Covetable Corpses and Plastic Beetles - The Socioecological Behavior of Burying Beetles
Reason for embargo
Under indefinite embargo due to publisher policy. The final version is available from Elsevier via the DOI in this record.
Among-individual variation in behavioral plasticity-the modification of behavior in response to changes in environment experienced by individuals-is increasingly recognized as an important, but relatively poorly understood, feature of organisms that facilitates adaptation to environmental change. It is expected to evolve when there is rapidly fluctuating or directional environmental change during the lifetime of individuals. This is particularly likely to occur in the context of reproductive behaviors, when the outcomes of unpredictable social interactions with other individuals during mating and parental care determine how selection acts on males and females and mating systems evolve. To better understand patterns of mating and parental care and organismal adaptation to environmental change, we need to know why there is so much variation in behavioral plasticity between and within species. Here we address this question using burying beetles as a model. Burying beetles have unusually variable, facultatively expressed, modes of parental care and variation between the sexes and among individuals in the plasticity of reproductive behaviors. We present evidence to show that variation in male plasticity of mating behavior is a key driver of the evolution of patterns of parental care in Nicrophorus vespilloides burying beetles. More generally, we conclude that behavioral plasticity in burying beetles, and likely other taxa, has evolved as a consequence of a resource requirement bottle-neck (niche specialization) in combination with highly unpredictable availability of such suitable resources and the social unpredictability that arises as a result: constraint is the mother of plastic invention.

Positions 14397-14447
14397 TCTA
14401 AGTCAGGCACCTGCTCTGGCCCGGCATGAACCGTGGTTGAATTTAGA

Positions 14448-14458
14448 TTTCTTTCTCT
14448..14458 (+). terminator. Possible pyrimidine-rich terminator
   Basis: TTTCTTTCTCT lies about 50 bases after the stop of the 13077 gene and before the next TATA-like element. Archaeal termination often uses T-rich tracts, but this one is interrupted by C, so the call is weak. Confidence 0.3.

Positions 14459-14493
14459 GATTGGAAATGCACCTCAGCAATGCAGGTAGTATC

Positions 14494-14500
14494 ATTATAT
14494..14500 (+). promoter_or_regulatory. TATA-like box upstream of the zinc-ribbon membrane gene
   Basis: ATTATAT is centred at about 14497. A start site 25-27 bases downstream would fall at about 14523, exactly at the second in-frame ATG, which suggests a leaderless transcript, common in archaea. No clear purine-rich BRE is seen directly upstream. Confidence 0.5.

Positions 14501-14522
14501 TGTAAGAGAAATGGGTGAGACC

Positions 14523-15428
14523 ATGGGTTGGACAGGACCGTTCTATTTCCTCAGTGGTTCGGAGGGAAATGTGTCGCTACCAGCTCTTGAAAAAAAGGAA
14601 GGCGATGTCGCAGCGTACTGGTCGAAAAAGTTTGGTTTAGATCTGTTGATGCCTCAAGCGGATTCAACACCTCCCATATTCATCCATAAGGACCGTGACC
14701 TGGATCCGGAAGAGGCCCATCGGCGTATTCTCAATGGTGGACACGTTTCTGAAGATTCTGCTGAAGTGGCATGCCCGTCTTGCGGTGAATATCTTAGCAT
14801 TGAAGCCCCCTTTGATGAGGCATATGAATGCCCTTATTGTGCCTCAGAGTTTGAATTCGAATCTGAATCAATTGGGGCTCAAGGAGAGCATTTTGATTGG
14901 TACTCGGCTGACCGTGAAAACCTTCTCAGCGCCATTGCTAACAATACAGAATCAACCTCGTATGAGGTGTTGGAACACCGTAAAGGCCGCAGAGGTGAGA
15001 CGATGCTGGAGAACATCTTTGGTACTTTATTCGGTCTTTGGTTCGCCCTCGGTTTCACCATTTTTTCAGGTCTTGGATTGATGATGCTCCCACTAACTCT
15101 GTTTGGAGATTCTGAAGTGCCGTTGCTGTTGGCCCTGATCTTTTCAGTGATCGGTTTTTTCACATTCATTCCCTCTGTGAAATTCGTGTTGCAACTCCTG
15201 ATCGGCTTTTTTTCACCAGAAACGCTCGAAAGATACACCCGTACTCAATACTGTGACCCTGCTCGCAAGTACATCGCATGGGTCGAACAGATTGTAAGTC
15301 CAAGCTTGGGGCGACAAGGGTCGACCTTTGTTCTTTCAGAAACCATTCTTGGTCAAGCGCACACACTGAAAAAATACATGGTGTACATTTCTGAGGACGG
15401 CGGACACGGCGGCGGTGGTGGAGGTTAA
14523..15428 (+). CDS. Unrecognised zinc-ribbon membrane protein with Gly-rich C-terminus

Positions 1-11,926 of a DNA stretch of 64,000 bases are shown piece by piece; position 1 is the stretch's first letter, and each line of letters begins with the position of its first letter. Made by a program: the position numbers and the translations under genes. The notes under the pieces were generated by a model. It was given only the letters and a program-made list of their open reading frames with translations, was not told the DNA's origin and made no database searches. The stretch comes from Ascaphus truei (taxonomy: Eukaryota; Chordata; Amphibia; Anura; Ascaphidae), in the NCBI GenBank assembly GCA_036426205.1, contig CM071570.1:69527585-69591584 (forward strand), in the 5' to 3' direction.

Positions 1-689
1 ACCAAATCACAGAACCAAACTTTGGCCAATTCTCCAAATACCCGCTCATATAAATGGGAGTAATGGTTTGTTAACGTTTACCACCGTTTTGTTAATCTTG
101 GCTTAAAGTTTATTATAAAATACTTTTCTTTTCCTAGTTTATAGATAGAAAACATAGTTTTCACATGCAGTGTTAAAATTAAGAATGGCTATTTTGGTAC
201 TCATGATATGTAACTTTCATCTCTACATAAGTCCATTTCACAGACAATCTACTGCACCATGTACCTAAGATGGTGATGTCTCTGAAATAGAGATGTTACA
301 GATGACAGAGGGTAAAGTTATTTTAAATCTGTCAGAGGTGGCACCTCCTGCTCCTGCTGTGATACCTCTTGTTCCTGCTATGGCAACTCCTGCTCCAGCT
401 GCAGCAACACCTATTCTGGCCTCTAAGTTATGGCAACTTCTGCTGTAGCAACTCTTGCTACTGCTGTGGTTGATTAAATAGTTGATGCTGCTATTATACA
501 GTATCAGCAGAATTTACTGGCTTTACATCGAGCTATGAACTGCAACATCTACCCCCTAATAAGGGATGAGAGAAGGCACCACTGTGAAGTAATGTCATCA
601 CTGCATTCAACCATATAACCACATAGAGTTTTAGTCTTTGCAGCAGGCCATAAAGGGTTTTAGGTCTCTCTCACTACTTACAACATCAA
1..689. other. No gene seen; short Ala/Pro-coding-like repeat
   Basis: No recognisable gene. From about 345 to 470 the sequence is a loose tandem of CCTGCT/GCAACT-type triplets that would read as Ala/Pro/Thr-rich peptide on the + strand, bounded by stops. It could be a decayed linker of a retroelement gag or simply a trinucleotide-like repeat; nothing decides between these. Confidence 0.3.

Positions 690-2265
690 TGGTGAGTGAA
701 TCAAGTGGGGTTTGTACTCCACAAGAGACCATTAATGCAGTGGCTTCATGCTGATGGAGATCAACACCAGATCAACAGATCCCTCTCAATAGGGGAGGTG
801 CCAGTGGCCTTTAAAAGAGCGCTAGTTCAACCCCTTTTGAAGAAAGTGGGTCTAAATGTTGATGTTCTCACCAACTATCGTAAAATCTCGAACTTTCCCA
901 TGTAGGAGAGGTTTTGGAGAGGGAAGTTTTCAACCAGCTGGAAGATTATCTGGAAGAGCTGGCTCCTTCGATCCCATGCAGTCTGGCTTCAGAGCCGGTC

The burying beetle research has been supported by funding from the Natural Environment Research Council (grants NE/I025468/1 and NE/H003738/1 and studentship NE/1528326/1). We are most grateful to all the colleagues that we have worked with on the beetles, including: Kyle Benowitz, Lisa Berry, Mauricio Carter, Emma Davey, Megan Head, Camilla Hinde, Eleanor Jordan, Victoria Lee, Geoffrey Mazué, Allen Moore, Tom Tregenza, and Cam Williams. In addition, we particularly thank Suzanne Alonzo, Allen Moore, Andy Russell, and Alastair Wilson for discussions and collaborations that have shaped some of the ideas on plasticity presented in this review. Thanks also to Cosawes Park in Cornwall for permission and logistical support to collect and study beetles on their land.
In: Advances in the Study of Behavior. Published online 11 January 2017